Name: The Bishop Murder Case
Release Date: 1930
Writers: S.S. Van Dine (book); Lenore J. Coffee (screen adaptation)
Directors: David Burton, Nick Grinde
Basil Rathbone: Philo Vance
Leila Hyams: Belle Dillard
Roland Young: Sigurd ‘Erik’ Arnesson
Alec B. Francis: Professor Bertrand Dillard
George F. Marion: Adolph Drukker
Zelda Sears: Mrs. Otto Drukker
Bodil Rosing: Grete Menzel
Carroll Nye: John E. Sprigg
Charles Quatermaine: John Pardee
James Donlan: Sergeant Ernest Heath
Sidney Bracey: Pyne, Dillard’s Butler
Clarence Geldart: John F.X. Markham
Delmer Daves: Raymond Sperling
Nellie Bly Baker: Beedle, the Maid
Run-Time: 88 mins.
This early talkie adaptation of a novel by mystery writer S.S. Van Dyne’s fictional sleuth Philo Vance is notable for a couple of reasons.
For openers, it marked the first time that the Johannesburg-born Rathbone would inhabit the on-screen personification of a fictional detective. From 1939 to 1951, the hawk-nosed actor would make some 16 film and TV appearances as Sir Arthur Conan Doyle’s most famous creation — Sherlock Holmes.
It’s hard to believe now, but there was a time when Van Dyne’s “Philo Vance” was as important a fictional creation as Raymond Chandler’s Phillip Marlowe and Dashiell Hammett’s Sam Spade. A quick inspection of Amazon reveals that Vance’s adventures are easily available as e-books, but hardcover editions of the 1920s-vintage gumshoe are fetching a hefty price.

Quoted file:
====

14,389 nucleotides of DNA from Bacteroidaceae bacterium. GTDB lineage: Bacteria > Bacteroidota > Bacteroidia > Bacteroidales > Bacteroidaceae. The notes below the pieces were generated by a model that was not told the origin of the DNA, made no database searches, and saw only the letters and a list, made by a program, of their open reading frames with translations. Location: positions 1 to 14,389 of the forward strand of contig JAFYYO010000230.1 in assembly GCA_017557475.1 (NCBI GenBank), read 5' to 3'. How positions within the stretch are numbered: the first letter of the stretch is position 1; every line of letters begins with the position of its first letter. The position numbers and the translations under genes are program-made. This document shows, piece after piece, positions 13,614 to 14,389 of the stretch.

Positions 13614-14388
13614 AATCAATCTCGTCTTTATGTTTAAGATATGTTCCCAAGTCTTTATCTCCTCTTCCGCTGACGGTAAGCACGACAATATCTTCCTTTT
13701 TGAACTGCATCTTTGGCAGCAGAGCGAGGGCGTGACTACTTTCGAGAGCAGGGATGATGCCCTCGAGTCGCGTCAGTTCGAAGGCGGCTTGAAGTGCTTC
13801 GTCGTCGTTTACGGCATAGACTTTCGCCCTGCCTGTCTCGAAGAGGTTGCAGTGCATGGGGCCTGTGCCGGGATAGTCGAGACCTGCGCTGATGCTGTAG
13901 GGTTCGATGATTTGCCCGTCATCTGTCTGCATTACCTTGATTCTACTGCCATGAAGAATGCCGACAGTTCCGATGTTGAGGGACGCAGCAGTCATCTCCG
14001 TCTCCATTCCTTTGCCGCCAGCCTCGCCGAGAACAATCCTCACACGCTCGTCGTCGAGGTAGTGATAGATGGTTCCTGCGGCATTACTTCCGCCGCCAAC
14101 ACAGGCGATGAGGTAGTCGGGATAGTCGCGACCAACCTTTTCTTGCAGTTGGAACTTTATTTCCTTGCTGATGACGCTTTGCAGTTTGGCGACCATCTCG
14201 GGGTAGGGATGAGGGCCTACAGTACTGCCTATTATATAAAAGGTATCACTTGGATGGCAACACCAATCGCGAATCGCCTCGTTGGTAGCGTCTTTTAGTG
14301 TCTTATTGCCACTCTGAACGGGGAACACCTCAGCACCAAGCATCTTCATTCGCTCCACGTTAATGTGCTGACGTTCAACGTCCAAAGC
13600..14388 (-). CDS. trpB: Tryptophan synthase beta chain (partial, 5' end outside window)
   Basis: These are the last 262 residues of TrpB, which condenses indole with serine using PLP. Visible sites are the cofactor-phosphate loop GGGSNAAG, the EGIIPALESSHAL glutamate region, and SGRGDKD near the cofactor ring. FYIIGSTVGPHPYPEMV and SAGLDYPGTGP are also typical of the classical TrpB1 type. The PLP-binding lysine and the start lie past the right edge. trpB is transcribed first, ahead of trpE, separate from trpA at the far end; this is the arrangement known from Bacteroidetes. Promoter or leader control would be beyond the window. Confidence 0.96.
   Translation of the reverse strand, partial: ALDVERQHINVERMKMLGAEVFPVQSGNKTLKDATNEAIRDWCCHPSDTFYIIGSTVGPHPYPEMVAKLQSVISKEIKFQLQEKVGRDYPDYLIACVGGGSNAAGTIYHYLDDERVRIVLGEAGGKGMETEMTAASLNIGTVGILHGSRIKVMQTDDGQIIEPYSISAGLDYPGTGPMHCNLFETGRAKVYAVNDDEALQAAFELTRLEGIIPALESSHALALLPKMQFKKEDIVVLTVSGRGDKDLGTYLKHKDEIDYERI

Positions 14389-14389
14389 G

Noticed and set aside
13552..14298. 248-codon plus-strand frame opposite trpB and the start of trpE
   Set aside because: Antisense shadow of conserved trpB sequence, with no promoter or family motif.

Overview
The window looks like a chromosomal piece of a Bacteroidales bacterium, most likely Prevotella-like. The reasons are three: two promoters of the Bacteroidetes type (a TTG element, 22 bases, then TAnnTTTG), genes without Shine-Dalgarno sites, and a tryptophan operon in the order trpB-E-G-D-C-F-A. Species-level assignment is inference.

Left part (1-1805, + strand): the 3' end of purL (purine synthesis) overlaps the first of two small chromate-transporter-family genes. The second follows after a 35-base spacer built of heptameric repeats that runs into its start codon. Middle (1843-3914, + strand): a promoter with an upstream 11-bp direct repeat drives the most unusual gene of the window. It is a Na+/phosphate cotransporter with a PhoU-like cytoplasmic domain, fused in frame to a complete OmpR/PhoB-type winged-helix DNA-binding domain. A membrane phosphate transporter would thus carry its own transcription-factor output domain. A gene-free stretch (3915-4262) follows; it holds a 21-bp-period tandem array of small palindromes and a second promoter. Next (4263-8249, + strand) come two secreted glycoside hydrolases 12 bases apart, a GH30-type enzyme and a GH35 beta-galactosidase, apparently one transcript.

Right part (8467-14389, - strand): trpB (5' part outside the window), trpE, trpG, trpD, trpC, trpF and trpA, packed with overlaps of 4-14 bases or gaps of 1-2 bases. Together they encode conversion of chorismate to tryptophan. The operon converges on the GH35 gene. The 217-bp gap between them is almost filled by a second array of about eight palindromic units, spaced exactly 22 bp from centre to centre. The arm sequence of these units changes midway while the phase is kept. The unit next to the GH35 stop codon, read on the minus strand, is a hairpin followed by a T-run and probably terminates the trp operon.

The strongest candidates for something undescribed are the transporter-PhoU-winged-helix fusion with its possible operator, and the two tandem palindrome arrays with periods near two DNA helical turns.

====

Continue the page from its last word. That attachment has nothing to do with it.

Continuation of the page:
The “Bishop Murder Case” opens with Vance called in by D.A. F.X. Markham (Geldart) to investigate the death of a wealthy man, Joseph Cochrane Robin, nicknamed “Cock Robin” who’s been found dead with an arrow through his heart. A note sent along with the murder is signed “The Bishop” and references to nursery rhymes abound. A series of murders follows, each accompanied by the Bishop piece from chess and another nursery rhyme. As the clock run downs, it’s up to Vance to piece together the mystery.
And here’s where we get to the other reason that “The Bishop Murder Case” stands out. It’s not for the performances, some of which are painfully wooden. James Donlan, as police Sgt. Ernest Heath, turns in a pulp-novel stereotype of a beat cop.
The performances notwithstanding, “The Bishop Murder Case,” is a terrific example of the early, stagey examples of filmmaking, when movies felt more like plays that were captured on film than as works of art with their own unique vocabulary of camerashots, cutaways and techniques. There is a reason, after all, that credits are given for both film and stage direction in the movie.
Scenes shot in a professor’s study and around the dinner table just seem to be missing the curtain to come down to mark the end of each act. And there’s the significant over-emoting necessary to reach the cheap seats in the back of the theater and the balcony.
But watching vintage mysteries such as “The Bishop Murder Case,” and later 1940s and 1950s noirs almost makes you wish it were still obligatory for directors to film their mysteries in black-and-white. The shadows cast by the old BW films contribute much to the mood of these films that can’t be captured when they’re shot in color.
This one’s a necessary artifact for any serious student of the detective genre on film. Again, not for the performances and plotting, but what the tone it sets for the works to come.